Wednesday, 31 Aug 2011 05:43 PM
By Forrest Jones and Kathleen Walter
The United States will return to a gold standard of some sort after the 2012 presidential elections because current economic policies that weaken the dollar in hopes of fueling economic growth can’t last forever, says publisher and former Republican presidential hopeful Steve Forbes.
"We will return to a gold standard. It will be a modernized version of it but in essence, it'll be the basic principle that the dollar will remain constant with gold," Forbes tells Newsmax.TV in an exclusive interview.
The U.S. abandoned the gold standard, which bases the value of the dollar to gold, in the Nixon administration in the early 1970s.
Today, currencies are valued in relation to one another, normally set by foreign exchange rates.
However, since the U.S. dollar serves as the world's reserve currency, which means other countries use it for stockpiling reserves, to trade with one another or to buy and sell goods in global capital markets, the U.S. Federal Reserve enjoys the luxury of printing as much money as it wants in order to tinker with its economy as it sees fit.
The downside of such loose monetary policies includes higher inflation rates and a weaker dollar, and some say the United States should return to a gold standard in hopes of forcing the government to live within its means even if it means sacrificing the flexibility that comes from being home to the world's reserve currency.
Asked how high the price of gold might go, Forbes responds: “Keep in the mind the real value of gold remains constant. What you see now is fears about the future."
Fed Chairman Ben Bernanke has been criticized for weakening the dollar and pressuring inflation rates upward via loose monetary policies while the benefits they were supposed to generate — more growth and employment — failed to materialize of any measure.
“If Ben Bernanke were to announce today that the dollar will be as good as gold and he would work toward it, you might see a reduction in the gold price because there’s a lot of future devaluation priced into the price of gold," the CEO and president of Forbes Inc. said.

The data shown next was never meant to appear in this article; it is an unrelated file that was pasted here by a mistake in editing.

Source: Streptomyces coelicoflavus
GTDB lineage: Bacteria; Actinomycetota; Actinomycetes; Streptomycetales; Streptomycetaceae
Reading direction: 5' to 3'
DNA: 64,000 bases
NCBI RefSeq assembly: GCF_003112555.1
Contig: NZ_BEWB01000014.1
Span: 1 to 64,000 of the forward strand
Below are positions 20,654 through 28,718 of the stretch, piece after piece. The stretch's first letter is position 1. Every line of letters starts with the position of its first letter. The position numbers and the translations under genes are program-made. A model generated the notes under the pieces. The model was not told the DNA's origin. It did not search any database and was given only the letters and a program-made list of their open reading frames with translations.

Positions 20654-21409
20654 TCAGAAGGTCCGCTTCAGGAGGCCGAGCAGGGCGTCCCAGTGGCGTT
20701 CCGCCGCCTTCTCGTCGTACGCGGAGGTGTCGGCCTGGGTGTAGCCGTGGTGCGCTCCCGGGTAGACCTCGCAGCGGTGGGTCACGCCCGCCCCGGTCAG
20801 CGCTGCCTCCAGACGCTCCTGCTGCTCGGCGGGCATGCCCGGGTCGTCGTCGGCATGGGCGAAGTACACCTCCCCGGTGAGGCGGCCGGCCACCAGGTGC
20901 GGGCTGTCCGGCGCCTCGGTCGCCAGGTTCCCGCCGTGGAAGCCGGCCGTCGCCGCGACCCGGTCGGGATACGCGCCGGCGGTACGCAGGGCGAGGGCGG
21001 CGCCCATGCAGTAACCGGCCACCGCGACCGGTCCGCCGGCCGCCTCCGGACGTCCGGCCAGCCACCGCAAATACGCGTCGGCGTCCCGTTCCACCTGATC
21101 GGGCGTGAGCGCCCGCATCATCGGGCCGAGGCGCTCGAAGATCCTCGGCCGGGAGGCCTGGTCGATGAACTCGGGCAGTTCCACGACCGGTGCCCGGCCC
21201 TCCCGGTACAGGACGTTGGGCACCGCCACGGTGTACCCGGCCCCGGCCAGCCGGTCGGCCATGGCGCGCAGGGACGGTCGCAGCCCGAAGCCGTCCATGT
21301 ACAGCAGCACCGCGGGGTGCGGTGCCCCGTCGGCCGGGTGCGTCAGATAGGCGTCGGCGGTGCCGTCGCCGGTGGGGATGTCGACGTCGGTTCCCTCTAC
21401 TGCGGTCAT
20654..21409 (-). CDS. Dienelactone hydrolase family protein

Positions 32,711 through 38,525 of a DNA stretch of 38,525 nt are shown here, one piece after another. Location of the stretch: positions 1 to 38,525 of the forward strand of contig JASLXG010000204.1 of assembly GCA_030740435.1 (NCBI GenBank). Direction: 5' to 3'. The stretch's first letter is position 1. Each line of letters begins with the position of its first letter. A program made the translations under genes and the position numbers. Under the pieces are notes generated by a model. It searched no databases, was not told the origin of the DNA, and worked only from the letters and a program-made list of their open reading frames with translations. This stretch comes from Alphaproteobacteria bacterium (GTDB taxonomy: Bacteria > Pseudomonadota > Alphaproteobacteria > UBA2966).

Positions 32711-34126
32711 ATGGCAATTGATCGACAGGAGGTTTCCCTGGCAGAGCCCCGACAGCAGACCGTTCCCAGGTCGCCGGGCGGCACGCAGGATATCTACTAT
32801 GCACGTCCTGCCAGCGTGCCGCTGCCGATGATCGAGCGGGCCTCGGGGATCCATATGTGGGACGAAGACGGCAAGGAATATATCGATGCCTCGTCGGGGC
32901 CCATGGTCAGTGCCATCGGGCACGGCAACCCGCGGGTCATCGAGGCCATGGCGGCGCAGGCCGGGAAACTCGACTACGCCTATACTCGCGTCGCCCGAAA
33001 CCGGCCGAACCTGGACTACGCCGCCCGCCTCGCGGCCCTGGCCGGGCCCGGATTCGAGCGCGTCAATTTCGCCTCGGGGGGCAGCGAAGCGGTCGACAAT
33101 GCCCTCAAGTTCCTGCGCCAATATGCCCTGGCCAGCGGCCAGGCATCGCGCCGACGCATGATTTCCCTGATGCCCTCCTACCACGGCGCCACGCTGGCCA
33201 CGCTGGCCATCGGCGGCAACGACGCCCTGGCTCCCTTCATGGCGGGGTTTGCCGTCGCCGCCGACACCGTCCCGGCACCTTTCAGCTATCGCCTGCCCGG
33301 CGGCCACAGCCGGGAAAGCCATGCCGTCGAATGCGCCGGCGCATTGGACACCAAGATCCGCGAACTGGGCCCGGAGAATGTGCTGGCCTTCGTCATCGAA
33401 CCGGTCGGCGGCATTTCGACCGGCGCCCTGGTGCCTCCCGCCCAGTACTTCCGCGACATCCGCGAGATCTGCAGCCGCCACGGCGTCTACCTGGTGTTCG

“People see that Bernanke wants to trash [the dollar] so they don’t wait for it to happen, they start hedging right away."
Gold prices have soared this year thanks in part to Federal Reserve polices, trading above $1,800 per ounce and showing no signs of abating as investors flock to the precious metal as a hedge against a weak dollar.
"So it's in Ben Bernanke's hands. He could send it to $18,000 an ounce. I don't think he's going to have the opportunity to do so," the Forbes magazine editor said.
Those who don't plan for new leadership in the White House and an end to loose monetary policies could get hurt.
"In terms of investing in gold, of using it as a small part of your portfolio as an insurance hedge, be extremely careful," he said. "This dollar-weakening policy is not going to continue, certainly after 2012," he said.
"I think after 2013, you're going to see a new regime in Washington, and you're also going to see in the next five years something that sounds astonishing today — and that is for the first time since the 1970s, the dollar will be re-linked to gold," said Forbes, who ran unsuccessfully for the Republic presidential nomination in 1996 and again in 2000.
Some commodities experts agree that gold may be due for a breather, pointing out the asset is swelling to bubble territory these days.
"We're in it. This is a bubble as we speak. I think that we could see gold prices fall as quickly as we've rallied, I think we can go down north of $200 rather quickly," John Licata, chief commodity strategist at Blue Phoenix Commodities, told Newsmax.TV recently.
A breather, however, doesn't mean an end to longer-term gains.
"I think there is way too much momentum in the price of gold, and I think although longer term we can continue at the trend above $2,000, I just think that having a move from $1,300 back in January to over $1,900 overnight is far too great of an upside swing that makes me nervous."
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